Thursday, May 1, 2008

Measles Outbreaks Linked to Lack of Vaccination and International Travel

Multiple outbreaks of measles are being investigated by CDC and state health authorities. Measles is a highly contagious disease spread through coughing or sneezing. Symptoms can include rash, high fever, coughing, and runny nose. The disease can also cause more serious complications, such as ear infections, pneumonia, encephalitis (inflammation of the brain) — even death.

Since the turn of the year, CDC received a total of 64 reports of confirmed measles cases in nine states. Arizona, New York, Michigan, and Wisconsin all experienced more than three cases. All cases are considered related to overseas travel including Europe and Israel.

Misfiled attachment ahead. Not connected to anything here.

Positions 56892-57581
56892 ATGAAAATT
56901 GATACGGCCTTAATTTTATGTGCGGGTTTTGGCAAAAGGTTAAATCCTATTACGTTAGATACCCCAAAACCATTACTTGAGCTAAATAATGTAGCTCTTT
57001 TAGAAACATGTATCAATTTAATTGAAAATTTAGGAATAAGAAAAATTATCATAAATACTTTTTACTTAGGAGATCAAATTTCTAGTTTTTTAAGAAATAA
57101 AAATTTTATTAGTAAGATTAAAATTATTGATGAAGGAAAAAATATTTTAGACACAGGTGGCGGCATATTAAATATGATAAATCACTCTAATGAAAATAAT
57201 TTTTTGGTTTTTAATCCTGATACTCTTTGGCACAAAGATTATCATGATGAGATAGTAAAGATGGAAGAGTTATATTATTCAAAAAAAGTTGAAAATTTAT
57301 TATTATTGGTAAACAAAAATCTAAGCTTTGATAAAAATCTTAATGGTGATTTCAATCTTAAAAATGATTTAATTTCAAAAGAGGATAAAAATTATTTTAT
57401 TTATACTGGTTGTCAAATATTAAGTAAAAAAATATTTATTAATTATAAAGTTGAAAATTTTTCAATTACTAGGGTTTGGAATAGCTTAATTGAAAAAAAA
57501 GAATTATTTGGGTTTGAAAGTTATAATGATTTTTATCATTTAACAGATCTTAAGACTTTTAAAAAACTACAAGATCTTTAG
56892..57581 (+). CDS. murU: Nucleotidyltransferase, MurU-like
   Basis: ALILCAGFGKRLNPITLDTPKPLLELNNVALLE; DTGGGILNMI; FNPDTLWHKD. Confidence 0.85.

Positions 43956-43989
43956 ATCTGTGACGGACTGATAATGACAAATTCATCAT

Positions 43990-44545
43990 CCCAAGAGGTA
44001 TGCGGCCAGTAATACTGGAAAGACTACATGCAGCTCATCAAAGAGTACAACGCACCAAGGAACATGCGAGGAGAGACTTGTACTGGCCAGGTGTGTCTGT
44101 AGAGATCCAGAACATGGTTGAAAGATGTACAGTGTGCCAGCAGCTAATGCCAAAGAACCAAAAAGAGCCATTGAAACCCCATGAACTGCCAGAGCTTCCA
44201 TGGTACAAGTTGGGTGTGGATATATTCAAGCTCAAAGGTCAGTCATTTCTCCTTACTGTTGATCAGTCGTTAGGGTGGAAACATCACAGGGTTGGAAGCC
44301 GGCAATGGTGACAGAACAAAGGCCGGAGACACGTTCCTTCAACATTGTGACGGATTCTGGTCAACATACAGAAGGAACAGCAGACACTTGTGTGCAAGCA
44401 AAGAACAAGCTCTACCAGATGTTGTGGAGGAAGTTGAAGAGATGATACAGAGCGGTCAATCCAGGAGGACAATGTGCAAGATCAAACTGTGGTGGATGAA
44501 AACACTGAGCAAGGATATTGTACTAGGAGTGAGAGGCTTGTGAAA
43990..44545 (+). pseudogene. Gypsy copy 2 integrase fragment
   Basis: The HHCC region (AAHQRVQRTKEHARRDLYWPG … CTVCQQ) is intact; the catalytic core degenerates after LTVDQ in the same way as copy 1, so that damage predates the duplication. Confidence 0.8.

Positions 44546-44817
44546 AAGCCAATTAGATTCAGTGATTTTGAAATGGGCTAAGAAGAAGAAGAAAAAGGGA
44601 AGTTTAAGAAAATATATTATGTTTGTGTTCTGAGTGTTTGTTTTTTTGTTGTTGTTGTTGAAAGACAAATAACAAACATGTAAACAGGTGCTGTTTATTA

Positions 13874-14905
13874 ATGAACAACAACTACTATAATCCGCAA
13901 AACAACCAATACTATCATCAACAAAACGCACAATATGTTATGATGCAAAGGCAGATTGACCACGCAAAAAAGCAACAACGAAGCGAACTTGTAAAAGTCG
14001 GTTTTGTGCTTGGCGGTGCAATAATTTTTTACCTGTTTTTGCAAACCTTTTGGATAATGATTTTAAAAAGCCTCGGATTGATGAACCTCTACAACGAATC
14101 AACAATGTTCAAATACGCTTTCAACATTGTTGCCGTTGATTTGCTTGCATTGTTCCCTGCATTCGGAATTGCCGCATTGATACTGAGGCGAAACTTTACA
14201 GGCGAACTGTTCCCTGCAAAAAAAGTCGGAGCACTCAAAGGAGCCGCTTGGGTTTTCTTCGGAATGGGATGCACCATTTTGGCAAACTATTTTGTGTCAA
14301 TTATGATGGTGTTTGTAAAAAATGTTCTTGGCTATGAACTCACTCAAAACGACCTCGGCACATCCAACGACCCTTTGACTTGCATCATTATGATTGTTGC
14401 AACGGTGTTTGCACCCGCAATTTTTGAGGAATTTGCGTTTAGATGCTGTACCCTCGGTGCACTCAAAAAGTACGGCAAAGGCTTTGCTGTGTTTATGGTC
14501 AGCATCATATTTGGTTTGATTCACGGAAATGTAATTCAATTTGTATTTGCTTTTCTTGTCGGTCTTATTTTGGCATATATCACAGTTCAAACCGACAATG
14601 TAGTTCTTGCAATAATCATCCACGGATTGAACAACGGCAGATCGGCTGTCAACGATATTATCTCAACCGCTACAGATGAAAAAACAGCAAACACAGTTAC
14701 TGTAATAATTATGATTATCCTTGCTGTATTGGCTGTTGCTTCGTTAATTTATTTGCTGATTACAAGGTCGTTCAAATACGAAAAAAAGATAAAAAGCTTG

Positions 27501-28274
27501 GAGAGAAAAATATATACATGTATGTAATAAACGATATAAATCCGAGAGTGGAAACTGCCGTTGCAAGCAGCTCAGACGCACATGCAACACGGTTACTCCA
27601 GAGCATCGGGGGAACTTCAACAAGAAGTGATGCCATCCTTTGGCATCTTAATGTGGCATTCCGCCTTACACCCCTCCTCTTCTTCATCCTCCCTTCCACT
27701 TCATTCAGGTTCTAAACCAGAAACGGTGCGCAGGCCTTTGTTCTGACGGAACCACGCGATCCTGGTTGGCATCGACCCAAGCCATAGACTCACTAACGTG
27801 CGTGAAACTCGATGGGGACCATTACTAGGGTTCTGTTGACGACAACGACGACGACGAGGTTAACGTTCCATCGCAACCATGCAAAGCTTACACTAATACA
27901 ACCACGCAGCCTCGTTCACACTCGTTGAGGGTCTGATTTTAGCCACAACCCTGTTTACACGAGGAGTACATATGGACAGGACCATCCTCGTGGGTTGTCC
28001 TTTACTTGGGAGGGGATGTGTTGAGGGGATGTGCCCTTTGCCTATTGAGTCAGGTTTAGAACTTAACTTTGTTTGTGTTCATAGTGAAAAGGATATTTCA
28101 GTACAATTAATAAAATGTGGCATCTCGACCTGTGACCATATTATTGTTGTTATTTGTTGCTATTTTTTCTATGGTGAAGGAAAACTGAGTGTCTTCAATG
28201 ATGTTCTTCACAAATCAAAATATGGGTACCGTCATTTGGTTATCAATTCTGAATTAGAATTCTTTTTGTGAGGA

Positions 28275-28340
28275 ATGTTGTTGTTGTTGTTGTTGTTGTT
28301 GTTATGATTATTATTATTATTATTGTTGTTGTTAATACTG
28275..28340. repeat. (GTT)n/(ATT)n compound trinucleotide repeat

Of the 64 people infected, 63 had no documentation of compliant vaccination with 14 too young to be vaccinated.

Measles was considered eliminated from the US in 2000, but is easily imported from other parts of the world. 20 million cases of measles still occur each year, and the disease is a significant cause of vaccine-preventable death among children. In 2005, 311,000 children under age 5 died from the disease.

CDC Recommendations:
All children should receive two doses of MMR vaccine. The first dose is recommended at 12–15 months of age and the second dose at 4–6 years of age. All adults born during or after 1957 should receive at least one dose of vaccine unless they have documented evidence of measles immunity (a blood test or a physician's diagnosis of measles). Two doses are recommended for all international travelers, healthcare personnel, and students of secondary and post-secondary educational facilities. Infants 6–11 months of age should receive one dose prior to travel abroad.

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